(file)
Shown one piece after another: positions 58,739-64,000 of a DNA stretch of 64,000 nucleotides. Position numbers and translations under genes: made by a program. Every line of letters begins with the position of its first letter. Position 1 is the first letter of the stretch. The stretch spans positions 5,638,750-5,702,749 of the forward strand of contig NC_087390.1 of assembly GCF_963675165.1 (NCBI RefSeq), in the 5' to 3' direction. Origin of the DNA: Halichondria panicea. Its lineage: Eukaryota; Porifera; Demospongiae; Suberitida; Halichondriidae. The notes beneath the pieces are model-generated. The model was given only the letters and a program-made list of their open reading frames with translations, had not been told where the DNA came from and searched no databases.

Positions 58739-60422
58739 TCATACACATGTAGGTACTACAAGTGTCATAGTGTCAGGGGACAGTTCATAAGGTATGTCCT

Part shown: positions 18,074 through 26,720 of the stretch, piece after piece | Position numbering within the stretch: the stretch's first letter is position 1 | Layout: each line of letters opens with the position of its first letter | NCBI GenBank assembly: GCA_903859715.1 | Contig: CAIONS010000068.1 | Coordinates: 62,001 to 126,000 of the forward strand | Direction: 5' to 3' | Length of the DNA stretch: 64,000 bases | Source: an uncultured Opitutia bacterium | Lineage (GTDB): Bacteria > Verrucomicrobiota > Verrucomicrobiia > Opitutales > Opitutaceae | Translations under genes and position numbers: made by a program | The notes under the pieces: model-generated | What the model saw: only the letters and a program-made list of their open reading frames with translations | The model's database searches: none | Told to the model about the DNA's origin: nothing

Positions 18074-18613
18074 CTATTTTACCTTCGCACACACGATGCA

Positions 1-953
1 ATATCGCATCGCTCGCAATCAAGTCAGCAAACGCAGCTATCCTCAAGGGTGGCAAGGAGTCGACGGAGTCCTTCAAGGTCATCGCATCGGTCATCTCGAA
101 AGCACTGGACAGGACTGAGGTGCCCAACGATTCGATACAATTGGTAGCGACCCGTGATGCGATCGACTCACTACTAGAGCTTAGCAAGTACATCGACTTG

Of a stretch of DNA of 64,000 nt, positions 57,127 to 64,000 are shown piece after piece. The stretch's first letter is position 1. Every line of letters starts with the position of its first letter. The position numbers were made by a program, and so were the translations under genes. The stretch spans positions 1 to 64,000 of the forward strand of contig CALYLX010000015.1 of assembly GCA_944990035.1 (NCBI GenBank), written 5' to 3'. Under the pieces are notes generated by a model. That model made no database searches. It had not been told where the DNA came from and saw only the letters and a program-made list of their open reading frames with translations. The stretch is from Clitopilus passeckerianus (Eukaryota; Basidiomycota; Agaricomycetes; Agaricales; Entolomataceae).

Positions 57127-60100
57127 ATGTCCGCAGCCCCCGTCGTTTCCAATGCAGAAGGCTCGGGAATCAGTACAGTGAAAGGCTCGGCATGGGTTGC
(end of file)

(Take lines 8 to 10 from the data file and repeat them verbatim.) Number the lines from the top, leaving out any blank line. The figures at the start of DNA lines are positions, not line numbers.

1 ATATCGCATCGCTCGCAATCAAGTCAGCAAACGCAGCTATCCTCAAGGGTGGCAAGGAGTCGACGGAGTCCTTCAAGGTCATCGCATCGGTCATCTCGAA
101 AGCACTGGACAGGACTGAGGTGCCCAACGATTCGATACAATTGGTAGCGACCCGTGATGCGATCGACTCACTACTAGAGCTTAGCAAGTACATCGACTTG

Of a stretch of DNA of 64,000 nt, positions 57,127 to 64,000 are shown piece after piece. The stretch's first letter is position 1. Every line of letters starts with the position of its first letter. The position numbers were made by a program, and so were the translations under genes. The stretch spans positions 1 to 64,000 of the forward strand of contig CALYLX010000015.1 of assembly GCA_944990035.1 (NCBI GenBank), written 5' to 3'. Under the pieces are notes generated by a model. That model made no database searches. It had not been told where the DNA came from and saw only the letters and a program-made list of their open reading frames with translations. The stretch is from Clitopilus passeckerianus (Eukaryota; Basidiomycota; Agaricomycetes; Agaricales; Entolomataceae).